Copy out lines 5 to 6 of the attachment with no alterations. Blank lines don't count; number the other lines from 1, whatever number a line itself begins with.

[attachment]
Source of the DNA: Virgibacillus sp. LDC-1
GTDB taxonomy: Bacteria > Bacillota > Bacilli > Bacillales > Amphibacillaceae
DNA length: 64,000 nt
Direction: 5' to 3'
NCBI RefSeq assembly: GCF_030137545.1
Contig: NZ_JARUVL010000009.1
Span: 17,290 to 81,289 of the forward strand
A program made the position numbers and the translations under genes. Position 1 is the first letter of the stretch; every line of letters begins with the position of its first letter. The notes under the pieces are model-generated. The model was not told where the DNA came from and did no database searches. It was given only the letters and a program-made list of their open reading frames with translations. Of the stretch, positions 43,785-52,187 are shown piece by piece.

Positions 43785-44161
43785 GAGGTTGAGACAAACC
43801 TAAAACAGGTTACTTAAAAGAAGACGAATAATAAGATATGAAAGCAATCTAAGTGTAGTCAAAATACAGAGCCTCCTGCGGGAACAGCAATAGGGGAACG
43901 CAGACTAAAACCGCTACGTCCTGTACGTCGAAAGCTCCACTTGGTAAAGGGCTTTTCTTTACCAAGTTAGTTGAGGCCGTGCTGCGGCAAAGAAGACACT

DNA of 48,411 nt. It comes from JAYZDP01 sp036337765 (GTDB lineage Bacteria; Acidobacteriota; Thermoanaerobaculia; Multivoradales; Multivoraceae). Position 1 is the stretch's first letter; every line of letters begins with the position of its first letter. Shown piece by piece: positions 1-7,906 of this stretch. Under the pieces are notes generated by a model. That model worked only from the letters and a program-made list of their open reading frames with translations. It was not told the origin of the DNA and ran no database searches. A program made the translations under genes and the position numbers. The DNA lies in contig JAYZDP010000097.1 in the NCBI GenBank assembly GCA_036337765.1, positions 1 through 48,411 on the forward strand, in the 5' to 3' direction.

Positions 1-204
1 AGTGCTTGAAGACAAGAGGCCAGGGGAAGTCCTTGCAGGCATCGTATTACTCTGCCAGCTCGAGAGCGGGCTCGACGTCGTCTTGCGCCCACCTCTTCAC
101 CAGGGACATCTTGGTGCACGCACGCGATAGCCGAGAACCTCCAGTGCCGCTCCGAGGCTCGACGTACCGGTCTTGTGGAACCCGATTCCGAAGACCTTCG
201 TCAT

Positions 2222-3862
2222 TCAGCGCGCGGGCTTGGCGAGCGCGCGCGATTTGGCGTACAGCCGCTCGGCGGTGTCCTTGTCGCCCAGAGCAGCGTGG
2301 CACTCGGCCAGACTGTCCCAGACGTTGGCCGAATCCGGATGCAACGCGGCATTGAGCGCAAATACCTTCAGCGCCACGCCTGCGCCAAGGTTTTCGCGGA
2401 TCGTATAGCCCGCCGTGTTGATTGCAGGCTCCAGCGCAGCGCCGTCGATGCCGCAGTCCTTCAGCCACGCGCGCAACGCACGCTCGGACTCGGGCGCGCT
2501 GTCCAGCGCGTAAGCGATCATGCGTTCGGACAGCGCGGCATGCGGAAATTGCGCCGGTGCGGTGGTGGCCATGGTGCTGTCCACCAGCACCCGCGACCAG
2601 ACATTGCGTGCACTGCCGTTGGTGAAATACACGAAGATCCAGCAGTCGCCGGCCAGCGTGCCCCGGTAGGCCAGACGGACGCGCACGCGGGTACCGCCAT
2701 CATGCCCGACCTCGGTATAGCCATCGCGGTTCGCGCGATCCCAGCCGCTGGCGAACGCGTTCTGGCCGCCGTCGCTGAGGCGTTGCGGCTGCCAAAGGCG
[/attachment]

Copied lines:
NCBI RefSeq assembly: GCF_030137545.1
Contig: NZ_JARUVL010000009.1